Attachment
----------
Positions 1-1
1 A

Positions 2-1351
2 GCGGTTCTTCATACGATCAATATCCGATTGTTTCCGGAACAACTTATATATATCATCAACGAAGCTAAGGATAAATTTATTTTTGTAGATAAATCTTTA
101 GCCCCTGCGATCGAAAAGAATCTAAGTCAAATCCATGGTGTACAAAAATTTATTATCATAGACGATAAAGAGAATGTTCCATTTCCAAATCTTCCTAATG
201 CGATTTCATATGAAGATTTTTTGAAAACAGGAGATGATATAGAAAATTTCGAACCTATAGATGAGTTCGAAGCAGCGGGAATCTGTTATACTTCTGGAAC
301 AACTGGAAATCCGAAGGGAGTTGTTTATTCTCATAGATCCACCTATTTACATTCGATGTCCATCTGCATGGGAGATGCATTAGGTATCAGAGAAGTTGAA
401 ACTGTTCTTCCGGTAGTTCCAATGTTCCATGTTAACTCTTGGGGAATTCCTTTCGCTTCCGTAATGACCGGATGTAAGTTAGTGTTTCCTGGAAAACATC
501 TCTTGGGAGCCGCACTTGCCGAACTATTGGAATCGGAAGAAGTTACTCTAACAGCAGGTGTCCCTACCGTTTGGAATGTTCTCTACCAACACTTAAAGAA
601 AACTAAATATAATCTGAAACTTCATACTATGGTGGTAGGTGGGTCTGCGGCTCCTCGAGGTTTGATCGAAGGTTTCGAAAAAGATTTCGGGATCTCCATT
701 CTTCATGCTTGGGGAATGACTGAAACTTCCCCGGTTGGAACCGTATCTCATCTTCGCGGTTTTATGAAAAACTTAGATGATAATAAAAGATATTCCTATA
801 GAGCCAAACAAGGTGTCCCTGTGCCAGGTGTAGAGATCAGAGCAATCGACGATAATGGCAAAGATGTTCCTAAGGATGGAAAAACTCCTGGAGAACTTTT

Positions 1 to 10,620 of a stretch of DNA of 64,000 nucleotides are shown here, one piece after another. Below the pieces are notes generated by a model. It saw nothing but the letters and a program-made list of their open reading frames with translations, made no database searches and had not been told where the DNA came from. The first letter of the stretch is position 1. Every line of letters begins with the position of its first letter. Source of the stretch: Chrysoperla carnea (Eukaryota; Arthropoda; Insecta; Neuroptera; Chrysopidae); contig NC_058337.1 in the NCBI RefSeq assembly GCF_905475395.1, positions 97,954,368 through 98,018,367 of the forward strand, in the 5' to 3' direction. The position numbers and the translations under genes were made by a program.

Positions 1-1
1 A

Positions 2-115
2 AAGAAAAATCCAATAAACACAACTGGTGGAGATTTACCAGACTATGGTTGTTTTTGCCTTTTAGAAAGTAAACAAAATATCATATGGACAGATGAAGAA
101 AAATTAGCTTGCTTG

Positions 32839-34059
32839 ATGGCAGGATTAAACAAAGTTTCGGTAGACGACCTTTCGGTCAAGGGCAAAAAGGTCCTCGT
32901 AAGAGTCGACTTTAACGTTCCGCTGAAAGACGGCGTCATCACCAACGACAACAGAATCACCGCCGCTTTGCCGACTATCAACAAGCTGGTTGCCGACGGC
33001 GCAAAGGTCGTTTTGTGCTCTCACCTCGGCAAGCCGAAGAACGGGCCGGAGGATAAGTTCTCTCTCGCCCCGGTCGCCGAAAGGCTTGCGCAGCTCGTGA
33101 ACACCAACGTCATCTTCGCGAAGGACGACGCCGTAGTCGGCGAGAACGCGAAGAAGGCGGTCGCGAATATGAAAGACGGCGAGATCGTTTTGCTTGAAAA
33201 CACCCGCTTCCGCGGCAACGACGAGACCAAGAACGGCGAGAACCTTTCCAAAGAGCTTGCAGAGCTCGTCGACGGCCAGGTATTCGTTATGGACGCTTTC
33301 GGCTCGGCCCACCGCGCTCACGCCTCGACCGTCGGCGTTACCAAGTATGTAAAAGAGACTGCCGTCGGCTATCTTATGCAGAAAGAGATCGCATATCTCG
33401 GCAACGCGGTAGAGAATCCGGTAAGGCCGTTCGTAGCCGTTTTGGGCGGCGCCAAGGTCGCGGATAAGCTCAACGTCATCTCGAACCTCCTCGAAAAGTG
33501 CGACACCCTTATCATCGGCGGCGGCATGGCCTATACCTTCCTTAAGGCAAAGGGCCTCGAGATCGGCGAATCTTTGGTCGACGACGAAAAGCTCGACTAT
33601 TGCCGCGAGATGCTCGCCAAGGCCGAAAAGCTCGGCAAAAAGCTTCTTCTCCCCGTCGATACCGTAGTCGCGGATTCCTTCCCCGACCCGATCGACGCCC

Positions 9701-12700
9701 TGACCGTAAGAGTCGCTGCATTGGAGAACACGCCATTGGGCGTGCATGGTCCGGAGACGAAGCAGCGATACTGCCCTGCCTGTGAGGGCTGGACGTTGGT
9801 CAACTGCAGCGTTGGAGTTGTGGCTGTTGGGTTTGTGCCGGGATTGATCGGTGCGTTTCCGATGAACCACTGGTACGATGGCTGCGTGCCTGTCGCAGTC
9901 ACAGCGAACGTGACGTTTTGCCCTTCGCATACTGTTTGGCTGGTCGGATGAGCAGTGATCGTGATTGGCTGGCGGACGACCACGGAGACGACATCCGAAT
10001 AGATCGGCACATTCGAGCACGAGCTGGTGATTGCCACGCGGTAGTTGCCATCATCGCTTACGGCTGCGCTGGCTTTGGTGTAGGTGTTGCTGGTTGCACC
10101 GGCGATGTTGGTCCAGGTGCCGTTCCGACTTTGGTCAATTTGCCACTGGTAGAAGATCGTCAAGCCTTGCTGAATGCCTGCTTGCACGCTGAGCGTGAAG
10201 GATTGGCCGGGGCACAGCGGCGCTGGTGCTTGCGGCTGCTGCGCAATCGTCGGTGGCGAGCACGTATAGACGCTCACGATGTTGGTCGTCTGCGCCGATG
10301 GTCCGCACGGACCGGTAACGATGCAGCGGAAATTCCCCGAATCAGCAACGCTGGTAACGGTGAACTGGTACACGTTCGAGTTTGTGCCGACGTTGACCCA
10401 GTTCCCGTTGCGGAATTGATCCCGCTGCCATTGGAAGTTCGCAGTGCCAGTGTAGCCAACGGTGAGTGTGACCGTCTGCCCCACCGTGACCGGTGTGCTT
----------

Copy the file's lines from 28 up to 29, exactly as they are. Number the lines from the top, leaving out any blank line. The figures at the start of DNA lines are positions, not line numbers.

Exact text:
33601 TGCCGCGAGATGCTCGCCAAGGCCGAAAAGCTCGGCAAAAAGCTTCTTCTCCCCGTCGATACCGTAGTCGCGGATTCCTTCCCCGACCCGATCGACGCCC

Positions 9701-12700